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Detroit Edison Co. Settles Lawsuit

December 16, 1997

DETROIT (AP) _ Detroit Edison Co. has tentatively agreed to settle a discrimination lawsuit filed on behalf of 3,500 minority employees, The Detroit News reported today.

Under the deal, the utility giant would pay between $17.5 million and $65 million in damages to black employees who sued after they were offered ``voluntary termination″ packages starting in 1992, the report said. An oversight board also would be set up to scrutinize company employment policies and the rehiring of minority workers.

Lawyers for both sides were scheduled to meet today to work out differences in the deal negotiated over the last year.

The settlement was negotiated by Detroit Edison employment attorney Walter B. Connolly Jr., who has also represented Mitsubishi Motors, Kmart Corp. and Yale University in discrimination suits.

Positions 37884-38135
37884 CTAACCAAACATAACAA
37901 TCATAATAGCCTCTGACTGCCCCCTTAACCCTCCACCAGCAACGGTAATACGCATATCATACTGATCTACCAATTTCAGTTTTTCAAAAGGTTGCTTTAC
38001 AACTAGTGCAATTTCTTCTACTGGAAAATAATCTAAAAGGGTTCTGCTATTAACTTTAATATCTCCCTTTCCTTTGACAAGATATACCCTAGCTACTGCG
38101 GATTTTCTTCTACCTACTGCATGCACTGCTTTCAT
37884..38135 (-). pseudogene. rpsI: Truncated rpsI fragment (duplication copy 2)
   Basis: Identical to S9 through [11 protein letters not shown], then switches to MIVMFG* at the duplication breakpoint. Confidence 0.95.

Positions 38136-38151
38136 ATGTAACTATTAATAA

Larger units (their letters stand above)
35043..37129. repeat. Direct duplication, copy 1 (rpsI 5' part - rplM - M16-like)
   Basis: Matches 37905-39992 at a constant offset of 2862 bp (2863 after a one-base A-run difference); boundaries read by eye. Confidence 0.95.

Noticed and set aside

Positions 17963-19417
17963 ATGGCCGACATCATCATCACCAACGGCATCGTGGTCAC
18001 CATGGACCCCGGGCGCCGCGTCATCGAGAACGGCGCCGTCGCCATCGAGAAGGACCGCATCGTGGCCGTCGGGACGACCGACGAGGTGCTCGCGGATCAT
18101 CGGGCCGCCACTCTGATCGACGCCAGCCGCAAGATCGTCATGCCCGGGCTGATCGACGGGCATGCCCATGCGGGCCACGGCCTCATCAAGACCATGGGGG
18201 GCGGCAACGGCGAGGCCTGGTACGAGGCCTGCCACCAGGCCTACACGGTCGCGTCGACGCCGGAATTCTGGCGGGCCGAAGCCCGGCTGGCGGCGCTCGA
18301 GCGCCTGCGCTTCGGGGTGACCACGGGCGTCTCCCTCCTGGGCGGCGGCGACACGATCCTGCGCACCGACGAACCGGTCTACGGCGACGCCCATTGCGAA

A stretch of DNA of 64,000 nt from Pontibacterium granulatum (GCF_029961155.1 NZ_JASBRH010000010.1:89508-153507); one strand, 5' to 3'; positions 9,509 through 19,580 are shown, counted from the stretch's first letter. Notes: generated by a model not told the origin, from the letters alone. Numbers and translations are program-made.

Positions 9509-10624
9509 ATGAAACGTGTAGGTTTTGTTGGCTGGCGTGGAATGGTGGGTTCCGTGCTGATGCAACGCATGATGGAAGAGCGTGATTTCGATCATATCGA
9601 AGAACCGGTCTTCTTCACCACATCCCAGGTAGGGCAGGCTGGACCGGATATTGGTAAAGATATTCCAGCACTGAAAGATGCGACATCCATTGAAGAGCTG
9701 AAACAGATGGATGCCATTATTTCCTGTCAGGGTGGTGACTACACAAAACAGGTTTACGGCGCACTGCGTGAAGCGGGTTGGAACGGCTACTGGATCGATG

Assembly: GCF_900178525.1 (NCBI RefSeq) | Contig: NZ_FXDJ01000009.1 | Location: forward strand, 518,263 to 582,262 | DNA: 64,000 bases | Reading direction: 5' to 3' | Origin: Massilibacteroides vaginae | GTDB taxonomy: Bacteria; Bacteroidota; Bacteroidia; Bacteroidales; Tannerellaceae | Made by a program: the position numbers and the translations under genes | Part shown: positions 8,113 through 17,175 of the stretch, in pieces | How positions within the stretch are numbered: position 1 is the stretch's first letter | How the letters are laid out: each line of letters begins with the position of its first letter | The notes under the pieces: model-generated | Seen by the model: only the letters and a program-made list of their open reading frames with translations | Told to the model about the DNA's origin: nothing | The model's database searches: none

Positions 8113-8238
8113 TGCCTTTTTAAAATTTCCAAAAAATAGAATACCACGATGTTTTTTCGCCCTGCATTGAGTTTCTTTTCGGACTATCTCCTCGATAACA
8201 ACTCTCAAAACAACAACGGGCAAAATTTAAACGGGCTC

Connolly told the News he wasn’t pleased that plaintiff attorneys announced the settlement. He stressed that the exact terms had not been set.

``We had a signed and sealed agreement not to arbitrate _ and not to publicly discuss it,″ he said. ``For people to jeopardize the settlement talks at this stage is both naive and outrageous.″

The lawsuit originally was filed by 15-year worker Luther Gilford, who said Detroit Edison was forcing him out. Also included in the settlement were two lawsuits filed by Hispanic workers and some employees who had been forced to take early retirement.

The lawsuit was the company’s second major discrimination lawsuit. In 1973, the utility was sued in U.S. District Court for allegedly discriminating against black job applicants. That class-action lawsuit was settled for $5 million.

Detroit Edison has about 2 million customers in southeastern Michigan. The company made $309 million in revenues in 1996.

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